A, Lord help us, “harmful environmental effect.” And it’s not that kids can’t constitute a “harmful environmental effect,” but that they “do not generally” do so. After reading this appalling language, we picture an army of government environmental engineers dispatched to playgrounds with dB meters in hand, documenting potentially “harmful environmental effects.” Studies will be written, and meetings convened. Serious discussion will ensue.

How depressing.

Bem, ESP, And Hypothesis Testing

Daryl Bem, Cornell professor of psychology, once again believes he has proven the validity of ESP (extra-sensory perception). Bem is a long-time researcher of the paranormal who once found notoriety by gluing ping-pong ball halves to people’s eyes.

Yes, and on these ping-pong balls, he shined a red light. And in the ears of those so afflicted, he piped a gentle hiss. This was to create the ganzfeld, or “total field”, a state sort of like sensory deprivation in which a person would be maximally open to psychic vibrations (it’s always vibrations).

Bem used statistics, p-values in particular, to prove that the ganzfeld worked. Trouble arose when other workers tried to replicate Bem’s success. None could, and the ganzfeld was abandoned. (I write more about this in my So You Think You’re Psychic?)

Now Bem is back with with a new—peer-reviewed—paper in The Journal of Personality and Social Psychology. Once more Bem is able to display wee p-values in support of his theory that people can see, as through a glass darkly, a short distance into the future. (We can discuss the specifics of this kind of ESP at another date.)

It is true Bem’s p-values are all publishable, but it is not true that p-values are what he thinks they are. But Bem only makes the same mistakes that plague those who rely on frequentist statistical methods. These misperceptions are so rife that even the New York Times has noticed them, using Bem’s paper to discuss “one of the longest-running debates in science.” (Thanks to Bob Ludwick for the link.)

The paper quotes Jim Berger (Duke, one of the men responsible for the Bayesian revolution) as saying, “I was on a mini-crusade about this 20 years ago and realized that I could devote my entire life to it and never make a dent in the problem.” I know exactly how he feels. In my own class, I teach Bayesian and frequentist methods, emphasizing Bayesian. By the time we arrive at frequentist methods, students are already skeptical of frequentism because of the hints I have given about it.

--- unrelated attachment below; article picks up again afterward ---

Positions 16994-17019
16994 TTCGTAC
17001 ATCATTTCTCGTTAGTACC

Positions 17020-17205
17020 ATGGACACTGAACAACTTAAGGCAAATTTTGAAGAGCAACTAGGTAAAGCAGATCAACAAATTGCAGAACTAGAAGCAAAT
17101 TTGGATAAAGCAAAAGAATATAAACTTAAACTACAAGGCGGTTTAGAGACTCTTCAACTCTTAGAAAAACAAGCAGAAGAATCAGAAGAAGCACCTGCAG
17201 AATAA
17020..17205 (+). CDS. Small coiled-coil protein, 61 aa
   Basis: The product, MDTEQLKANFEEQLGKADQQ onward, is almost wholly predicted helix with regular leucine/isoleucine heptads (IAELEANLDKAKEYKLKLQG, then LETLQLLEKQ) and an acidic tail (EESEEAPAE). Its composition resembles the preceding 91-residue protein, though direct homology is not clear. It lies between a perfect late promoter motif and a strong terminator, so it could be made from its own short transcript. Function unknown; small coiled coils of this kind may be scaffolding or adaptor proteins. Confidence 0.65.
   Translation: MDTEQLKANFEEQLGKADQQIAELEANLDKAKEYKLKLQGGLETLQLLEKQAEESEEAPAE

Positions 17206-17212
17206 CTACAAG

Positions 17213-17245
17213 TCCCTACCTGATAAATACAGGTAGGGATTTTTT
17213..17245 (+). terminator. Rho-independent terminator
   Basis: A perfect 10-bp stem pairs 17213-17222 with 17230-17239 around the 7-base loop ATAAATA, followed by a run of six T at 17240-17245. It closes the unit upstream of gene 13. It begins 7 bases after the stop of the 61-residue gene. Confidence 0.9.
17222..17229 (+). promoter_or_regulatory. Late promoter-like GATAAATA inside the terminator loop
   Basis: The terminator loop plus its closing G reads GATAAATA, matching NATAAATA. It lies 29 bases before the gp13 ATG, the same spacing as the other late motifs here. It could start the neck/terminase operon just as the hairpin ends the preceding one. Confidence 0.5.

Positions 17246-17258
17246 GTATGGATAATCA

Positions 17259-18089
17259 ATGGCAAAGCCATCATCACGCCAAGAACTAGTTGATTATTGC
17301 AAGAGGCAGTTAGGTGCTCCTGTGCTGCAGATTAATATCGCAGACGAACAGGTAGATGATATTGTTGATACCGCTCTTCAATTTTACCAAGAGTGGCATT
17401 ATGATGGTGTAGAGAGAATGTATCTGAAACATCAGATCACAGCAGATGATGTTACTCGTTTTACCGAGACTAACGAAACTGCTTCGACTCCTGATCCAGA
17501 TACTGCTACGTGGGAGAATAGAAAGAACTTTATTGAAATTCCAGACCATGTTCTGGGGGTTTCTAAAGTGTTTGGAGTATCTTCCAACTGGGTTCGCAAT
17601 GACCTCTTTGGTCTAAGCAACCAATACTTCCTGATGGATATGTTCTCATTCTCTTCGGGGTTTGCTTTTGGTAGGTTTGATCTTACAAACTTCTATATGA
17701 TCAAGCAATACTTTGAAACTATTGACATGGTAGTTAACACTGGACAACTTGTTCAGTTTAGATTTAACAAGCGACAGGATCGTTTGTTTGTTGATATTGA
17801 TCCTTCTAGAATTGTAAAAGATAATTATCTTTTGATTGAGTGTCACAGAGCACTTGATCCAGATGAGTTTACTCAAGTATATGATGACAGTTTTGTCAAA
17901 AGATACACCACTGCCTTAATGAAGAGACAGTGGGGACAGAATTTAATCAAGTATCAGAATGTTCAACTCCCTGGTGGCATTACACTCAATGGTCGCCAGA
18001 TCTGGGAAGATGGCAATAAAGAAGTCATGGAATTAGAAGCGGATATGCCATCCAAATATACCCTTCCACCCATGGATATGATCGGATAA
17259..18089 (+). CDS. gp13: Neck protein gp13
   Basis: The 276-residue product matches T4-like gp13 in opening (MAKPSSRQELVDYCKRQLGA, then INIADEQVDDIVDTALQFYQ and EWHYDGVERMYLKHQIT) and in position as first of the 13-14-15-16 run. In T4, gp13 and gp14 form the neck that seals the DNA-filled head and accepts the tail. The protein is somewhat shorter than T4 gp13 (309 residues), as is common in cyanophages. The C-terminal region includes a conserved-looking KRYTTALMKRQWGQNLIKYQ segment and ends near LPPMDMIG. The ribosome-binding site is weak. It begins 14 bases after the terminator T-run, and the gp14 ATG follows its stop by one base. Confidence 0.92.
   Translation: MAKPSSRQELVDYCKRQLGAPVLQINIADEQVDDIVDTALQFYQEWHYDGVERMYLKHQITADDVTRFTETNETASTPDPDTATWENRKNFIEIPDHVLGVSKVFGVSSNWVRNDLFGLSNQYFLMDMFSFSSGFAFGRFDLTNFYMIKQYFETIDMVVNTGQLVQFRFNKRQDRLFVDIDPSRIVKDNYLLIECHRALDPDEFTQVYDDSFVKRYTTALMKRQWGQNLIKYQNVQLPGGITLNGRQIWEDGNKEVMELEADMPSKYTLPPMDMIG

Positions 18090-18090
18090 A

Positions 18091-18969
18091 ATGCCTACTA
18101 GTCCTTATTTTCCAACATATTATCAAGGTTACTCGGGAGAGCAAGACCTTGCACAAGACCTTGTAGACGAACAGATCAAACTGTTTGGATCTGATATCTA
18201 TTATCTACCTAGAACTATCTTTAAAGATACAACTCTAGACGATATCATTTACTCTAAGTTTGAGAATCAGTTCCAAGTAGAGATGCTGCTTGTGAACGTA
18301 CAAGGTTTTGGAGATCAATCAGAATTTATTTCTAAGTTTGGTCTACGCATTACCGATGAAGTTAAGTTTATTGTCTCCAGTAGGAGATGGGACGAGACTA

After I lay the theory out, and lay it out fairly, students become especially wary after they learn the precise definitions of p-values, confidence intervals, and so forth. But then comes the show-and-tell portion of the class, where we touch actual data. Before I let them have at it, I give them this favorite speech:

Even though you know the proper definition of a p-value—how it tells you nothing about what you really want to know, how it is silent on whether your hypothesis is true or false, how it is mute on whether your model is appropriate or not—you will not be able to resist it. When you see a publishable (less than the magic number of 0.05) p-value you too, like everybody else, will not be able to help yourselves. You will believe you have proved your theory. You will be unable to ignore the call of the p-value.

Right after this, we launch into regression examples in which the software spits out tables of, inter alia, p-values. By the second or third iteration, students are already pointing at their screens saying, “Why can’t I keep this variable? The p-value is low.” And when they are describe their data they readily slip into the same kind of inappropriate causative language Bem does.

Solution? Eliminate teaching of frequentist statistics to all but specialists, mathematical Masters and PhDs and so forth. Do not expose undergraduates in any field, and graduates in non-mathematical fields, to the ideas of p-values, confidence intervals, or hypothesis testing.

These tools have been in the hands of scientists for nearly a century, and all experience has shown that they are subject to regular, even ritualized abuse. It is far too easy to “prove” what isn’t so using frequentist methods; at the least, the answers this form of statistics gives are not in response to the questions asked by researchers.

As the Times says (and correctly), “a team of statisticians led by Leonard Savage at the University of Michigan showed that the classical approach could overstate the significance of the finding by a factor of 10 or more.”